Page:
What Does Drug Abuse And Addiction Do To Your Brain?

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What Does Drug Abuse And Addiction Do To Your Brain
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Last Updated on July 27, 2022 by Randy Withers, LCMHC

In 2014, about 30 million Americans were classified as current illicit drug users, meaning they had used drugs in the month leading up to the National Survey on Drug Use and Health that year (NSDUH). 

Drugs work with the body and brain to change moods, emotions, and behaviors via altering brain chemistry and perceptions and influencing how people interact with the environment around them.

What Does Drug Abuse And Addiction Do To Your Brain
What Does Drug Abuse And Addiction Do To Your Brain?

Effects Of Drug Abuse On The Brain

The central nervous system and autonomic functions critical for survival, such as blood pressure, breathing, heart rate, and body temperature, may be slowed or sped up by mind-altering medications. 

Drug usage also affects the levels of certain of the brain’s chemical messengers or neurotransmitters. 

Dopamine is a neurotransmitter that affects mood, pleasure, movement, reward and reinforcing behaviors, motivation, and attention.

Drugs that affect dopamine levels include marijuana, heroin, and other opioids, as well as stimulants, ecstasy, and PCP.

Serotonin is a neurotransmitter that helps to regulate emotions and stabilize moods. Drugs that affect serotonin levels include hallucinogens and ecstasy.

GABA serves as a natural sedative, reducing anxiety and decreasing the stress reaction while also slowing down central nervous system processes.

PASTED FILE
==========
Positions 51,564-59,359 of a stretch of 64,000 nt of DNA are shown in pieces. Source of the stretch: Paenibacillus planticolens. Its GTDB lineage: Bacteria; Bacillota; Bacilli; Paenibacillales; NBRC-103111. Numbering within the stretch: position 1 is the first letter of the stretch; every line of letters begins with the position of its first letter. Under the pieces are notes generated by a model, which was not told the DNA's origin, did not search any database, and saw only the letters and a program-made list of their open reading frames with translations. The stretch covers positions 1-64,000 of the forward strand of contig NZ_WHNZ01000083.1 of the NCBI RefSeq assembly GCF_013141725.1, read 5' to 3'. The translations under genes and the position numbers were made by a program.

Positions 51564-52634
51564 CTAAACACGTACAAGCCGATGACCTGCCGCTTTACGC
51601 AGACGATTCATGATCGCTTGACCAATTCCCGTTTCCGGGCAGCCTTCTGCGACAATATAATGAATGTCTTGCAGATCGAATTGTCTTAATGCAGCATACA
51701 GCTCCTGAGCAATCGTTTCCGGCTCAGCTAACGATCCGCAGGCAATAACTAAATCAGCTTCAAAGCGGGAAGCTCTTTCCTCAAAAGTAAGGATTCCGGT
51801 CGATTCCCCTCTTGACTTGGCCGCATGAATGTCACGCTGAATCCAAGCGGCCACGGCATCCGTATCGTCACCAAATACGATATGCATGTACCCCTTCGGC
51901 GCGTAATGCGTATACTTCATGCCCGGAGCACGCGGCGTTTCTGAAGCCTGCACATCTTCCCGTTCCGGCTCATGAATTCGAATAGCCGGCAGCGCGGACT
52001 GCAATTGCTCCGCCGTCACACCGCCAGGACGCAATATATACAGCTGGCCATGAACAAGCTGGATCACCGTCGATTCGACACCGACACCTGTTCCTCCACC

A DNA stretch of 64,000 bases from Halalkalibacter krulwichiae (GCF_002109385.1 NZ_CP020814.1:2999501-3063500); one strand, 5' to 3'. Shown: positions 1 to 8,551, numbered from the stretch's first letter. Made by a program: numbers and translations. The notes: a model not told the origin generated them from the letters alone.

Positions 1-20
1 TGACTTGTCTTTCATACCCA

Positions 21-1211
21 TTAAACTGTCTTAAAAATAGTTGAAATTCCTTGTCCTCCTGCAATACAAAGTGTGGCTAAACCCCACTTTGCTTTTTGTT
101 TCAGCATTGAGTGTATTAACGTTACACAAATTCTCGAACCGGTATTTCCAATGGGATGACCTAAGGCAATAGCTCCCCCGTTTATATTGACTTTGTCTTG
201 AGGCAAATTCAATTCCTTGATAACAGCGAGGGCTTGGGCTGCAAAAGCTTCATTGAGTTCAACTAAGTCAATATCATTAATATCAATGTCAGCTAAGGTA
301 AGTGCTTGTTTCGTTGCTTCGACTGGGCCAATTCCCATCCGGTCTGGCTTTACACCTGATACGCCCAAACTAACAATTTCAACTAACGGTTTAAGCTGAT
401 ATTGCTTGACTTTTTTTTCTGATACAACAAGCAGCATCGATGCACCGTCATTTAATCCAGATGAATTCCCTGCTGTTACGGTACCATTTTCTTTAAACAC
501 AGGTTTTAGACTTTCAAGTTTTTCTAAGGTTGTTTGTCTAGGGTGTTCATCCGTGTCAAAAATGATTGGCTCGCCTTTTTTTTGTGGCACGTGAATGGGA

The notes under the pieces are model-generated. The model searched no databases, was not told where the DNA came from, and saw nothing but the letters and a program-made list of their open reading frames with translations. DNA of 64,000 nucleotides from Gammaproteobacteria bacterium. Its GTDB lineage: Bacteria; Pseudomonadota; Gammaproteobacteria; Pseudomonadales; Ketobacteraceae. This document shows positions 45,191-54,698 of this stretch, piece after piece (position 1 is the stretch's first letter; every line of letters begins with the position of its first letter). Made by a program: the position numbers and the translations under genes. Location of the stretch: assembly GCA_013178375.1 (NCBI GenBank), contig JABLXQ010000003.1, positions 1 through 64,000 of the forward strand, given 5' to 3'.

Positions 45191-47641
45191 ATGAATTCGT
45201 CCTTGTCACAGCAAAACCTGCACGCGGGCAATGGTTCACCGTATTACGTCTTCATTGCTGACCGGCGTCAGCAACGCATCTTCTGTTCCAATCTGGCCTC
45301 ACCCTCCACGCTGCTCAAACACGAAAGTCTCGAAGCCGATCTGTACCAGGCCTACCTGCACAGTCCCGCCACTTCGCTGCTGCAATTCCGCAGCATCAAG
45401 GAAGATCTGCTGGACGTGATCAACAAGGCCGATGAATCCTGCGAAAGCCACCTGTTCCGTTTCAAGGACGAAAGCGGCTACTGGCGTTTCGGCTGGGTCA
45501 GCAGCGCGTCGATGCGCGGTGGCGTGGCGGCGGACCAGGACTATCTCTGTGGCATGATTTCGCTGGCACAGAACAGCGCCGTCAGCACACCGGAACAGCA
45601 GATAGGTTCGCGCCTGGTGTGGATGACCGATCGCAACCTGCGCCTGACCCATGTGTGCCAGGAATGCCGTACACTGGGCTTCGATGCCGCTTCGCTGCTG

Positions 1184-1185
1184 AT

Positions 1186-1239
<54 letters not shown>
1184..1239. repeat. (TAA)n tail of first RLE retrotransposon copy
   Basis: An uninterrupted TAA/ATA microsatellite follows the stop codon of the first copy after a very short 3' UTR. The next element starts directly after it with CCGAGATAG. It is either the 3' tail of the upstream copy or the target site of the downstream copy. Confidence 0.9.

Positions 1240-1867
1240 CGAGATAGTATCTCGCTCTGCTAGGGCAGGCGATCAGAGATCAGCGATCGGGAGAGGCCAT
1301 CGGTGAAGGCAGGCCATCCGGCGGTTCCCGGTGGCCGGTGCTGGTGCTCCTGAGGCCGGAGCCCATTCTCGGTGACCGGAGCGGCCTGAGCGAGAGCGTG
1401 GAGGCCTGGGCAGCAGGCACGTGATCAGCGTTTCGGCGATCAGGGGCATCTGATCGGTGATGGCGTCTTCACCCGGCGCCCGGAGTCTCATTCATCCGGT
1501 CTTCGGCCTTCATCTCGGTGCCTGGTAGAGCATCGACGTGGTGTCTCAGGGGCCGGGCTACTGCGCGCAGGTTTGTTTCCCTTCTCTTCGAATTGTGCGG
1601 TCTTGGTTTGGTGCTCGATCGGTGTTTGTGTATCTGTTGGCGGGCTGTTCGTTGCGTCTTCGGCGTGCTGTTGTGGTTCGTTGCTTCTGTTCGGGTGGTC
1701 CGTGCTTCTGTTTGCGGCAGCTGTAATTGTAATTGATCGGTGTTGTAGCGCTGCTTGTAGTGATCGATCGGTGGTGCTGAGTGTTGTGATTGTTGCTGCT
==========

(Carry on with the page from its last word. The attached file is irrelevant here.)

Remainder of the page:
Benzodiazepines are a class of drugs that can affect GABA levels. Norepinephrine, like adrenaline, is known as the “stress hormone” because it causes the central nervous system to speed up in reaction to the “fight-or-flight” response. It also boosts energy levels while improving focus and attention.

Opioids and ecstasy are two drugs that might affect norepinephrine levels.


Marijuana is the most commonly used illicit substance in the United States, according to NIDA, and it is especially popular among teens and young people. 

Delta-9-tetrahydrocannabinol (TCH), the psychoactive ingredient in marijuana, interacts and binds with cannabinoid receptors in the brain, giving a calming and relaxing effect. 

High concentrations of cannabinoid receptors in the brain have a significant influence. The hippocampus, for example, is in charge of short-term memory, thus marijuana usage can make it difficult to recall recent events.

The cerebellum and basal ganglia, which control coordination and involuntary muscular movements respectively, are also affected. 

Impaired motor abilities, mood swings, altered time and sensory perception, diminished memory, difficulty thinking effectively, and solving issues are all prevalent short-term adverse effects of marijuana consumption.